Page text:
Internally the store addresses folders by a Folder ID (FID), which is a hex ID; for example, 1-2A45. An FID is a row in the folders table in the public folder store. Similarly, messages are referenced by a Message ID (MID), which is a row in the MsgFolder table. Hierarchy replication messages, for example, are a special type of content replication message for a folder with the ID 1-1.

Replication uses standard transports to send replication messages to other public folder stores. If an update must go to multiple public folder stores, then a single replication message is generated, addressed to the multiple public folder stores (in other words, to the replica list for the folder, because for a hierarchy, this is all that the public folder stores in the top level). The SMTP transport engine must categorize and bifurcate the message to deliver it to each individual public folder store. For more information about message categorization and bifurcation, see SMTP Transport Architecture.

Public Folder replication is e-mail based. Replication messages are e-mail messages sent between the public folder stores in each top level hierarchy. Therefore, there must be an e-mail path between the public folder stores to enable replication.

Folders replicate by sending e-mail between public folder stores. Therefore, public folder stores require e-mail addresses (added by the recipient update service).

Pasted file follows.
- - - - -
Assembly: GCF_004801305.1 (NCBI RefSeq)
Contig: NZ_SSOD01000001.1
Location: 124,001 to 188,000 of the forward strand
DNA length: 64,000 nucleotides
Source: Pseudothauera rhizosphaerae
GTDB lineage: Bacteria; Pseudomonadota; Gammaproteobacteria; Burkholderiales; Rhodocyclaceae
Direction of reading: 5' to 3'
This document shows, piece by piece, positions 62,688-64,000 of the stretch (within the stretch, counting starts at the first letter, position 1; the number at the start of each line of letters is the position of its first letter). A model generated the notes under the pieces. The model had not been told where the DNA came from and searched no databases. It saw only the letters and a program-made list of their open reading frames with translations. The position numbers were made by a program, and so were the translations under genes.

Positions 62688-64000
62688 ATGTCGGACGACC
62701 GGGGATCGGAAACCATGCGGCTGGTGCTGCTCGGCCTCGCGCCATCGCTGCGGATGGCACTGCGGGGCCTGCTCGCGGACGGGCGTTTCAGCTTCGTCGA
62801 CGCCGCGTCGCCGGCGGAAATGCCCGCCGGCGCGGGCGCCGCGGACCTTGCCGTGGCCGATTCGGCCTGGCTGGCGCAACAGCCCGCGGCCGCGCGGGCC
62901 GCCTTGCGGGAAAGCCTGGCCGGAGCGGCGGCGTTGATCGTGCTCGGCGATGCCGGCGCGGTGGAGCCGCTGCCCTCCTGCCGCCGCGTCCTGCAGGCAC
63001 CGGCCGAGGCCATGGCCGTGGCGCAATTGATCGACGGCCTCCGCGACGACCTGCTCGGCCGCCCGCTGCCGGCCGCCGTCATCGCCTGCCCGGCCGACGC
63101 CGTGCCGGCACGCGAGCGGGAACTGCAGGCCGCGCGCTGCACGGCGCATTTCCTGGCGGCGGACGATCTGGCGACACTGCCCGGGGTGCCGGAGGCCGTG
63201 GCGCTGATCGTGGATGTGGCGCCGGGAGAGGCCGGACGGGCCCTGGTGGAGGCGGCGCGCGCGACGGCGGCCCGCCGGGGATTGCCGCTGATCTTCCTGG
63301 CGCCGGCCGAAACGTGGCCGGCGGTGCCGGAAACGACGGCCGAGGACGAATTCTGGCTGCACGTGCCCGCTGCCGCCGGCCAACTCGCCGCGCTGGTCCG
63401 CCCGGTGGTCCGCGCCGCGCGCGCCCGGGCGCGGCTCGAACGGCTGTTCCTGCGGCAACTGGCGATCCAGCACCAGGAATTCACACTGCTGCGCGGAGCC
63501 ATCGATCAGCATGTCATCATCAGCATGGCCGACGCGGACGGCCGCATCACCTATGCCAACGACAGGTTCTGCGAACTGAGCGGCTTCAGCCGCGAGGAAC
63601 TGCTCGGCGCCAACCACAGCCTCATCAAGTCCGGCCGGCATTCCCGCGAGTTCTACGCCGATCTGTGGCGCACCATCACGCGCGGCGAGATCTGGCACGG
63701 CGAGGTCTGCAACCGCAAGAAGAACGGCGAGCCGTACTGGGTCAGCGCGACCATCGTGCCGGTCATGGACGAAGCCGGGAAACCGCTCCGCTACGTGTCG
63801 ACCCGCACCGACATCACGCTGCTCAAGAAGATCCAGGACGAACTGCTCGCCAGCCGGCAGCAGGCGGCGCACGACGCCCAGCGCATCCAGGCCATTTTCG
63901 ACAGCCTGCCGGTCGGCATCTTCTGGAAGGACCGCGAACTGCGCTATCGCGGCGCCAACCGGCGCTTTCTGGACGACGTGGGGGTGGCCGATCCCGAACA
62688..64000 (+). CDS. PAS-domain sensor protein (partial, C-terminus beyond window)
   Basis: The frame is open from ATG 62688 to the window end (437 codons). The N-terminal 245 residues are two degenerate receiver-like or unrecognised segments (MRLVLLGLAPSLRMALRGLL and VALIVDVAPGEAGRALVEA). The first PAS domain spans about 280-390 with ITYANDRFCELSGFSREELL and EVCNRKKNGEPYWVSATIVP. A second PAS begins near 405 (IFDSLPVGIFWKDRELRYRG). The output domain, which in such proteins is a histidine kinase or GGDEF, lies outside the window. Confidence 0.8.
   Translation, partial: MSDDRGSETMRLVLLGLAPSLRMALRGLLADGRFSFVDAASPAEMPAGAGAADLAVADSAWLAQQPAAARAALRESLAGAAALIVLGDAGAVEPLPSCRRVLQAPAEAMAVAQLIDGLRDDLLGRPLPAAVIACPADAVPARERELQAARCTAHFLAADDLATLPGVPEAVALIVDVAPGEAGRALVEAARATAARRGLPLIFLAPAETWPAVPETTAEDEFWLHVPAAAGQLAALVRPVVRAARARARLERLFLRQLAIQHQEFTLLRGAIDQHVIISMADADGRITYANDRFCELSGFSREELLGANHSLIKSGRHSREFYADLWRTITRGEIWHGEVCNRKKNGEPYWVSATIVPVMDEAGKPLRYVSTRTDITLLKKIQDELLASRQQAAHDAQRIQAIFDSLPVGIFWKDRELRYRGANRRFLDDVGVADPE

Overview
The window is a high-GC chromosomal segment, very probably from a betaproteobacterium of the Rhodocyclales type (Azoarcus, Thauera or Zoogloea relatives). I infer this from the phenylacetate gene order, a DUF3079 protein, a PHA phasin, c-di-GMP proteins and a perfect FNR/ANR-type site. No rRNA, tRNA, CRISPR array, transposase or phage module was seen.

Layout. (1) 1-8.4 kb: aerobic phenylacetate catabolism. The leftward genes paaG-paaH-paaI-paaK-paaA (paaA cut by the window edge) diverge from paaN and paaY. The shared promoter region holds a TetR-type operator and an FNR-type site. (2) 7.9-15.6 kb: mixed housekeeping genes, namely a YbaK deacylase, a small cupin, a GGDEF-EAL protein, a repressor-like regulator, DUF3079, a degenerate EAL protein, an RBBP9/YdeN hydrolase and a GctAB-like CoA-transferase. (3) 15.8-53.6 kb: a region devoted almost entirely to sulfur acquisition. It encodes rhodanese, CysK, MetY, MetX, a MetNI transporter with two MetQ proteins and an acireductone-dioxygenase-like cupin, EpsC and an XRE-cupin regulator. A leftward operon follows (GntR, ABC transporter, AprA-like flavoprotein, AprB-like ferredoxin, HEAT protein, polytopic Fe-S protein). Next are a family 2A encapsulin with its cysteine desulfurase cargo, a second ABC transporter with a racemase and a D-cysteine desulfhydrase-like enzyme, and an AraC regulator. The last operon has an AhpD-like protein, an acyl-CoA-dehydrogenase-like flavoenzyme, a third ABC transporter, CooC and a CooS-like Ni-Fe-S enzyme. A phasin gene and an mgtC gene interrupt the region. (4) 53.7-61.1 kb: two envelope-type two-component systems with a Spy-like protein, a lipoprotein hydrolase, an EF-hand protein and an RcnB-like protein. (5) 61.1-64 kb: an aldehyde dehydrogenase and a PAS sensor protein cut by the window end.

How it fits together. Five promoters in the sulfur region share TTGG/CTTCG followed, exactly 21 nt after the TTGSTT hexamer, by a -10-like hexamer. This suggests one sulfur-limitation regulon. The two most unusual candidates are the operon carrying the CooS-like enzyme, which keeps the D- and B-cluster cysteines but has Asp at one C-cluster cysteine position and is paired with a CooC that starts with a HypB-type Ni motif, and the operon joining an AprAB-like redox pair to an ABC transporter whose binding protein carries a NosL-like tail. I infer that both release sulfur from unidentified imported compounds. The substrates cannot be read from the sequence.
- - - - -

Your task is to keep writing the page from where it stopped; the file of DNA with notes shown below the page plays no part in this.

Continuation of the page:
The process of putting replication data in the replication message ready to be sent is named packing. The process of retrieving replication data from the replication message is named unpacking. Multiple hierarchy updates or multiple content updates for the same folder can be packed in a single replication message. This reduces mail traffic, because a single message can contain multiple updates (in other words, there is less overhead of message envelope and message headers). Hierarchy updates cannot be packed in the same replication message as content updates, and content updates for different folders cannot be packed in the same replication message.

All updates (create, delete, and modify) are assigned change numbers. Change numbers are used by the replication engine to track updates. Every modification to a folder is given a change number. When updates are replicated to another server, the change numbers for the specific changes are included with the update. The change numbers are then used by the receiving server to determine whether this is a new change. The replication message also carries a copy of the complete set of change numbers that exist in the folder on the sending server, so that the receiving server can determine whether it is missing any data. A set of change numbers is referred to as a change numbers set (CNset).

There are six replication message types. The six types are hierarchy replication messages (the content replication of FID 1-1), content replication messages (replicating content between individual folder replicas), backfill request messages, backfill response messages, status messages, and status request messages. Each of these message types is described in the following table.

Replication message types

Message Type Description When Used

Hierarchy replication messages (0x2)

A hierarchy replication message is a replication message between replicas of a special folder with the ID 1-1 (FID 1-1).

Replicates hierarchy changes from one public folder store to all other public folder stores in the same top level hierarchy.

Content replication messages (0x4)

Content replication messages replicate content updates between replicas of individual folders. A public folder store only sends a content replication to another public folder store that holds a replica of the folder.

Replicates content changes from one replica to all other content replicas of that folder.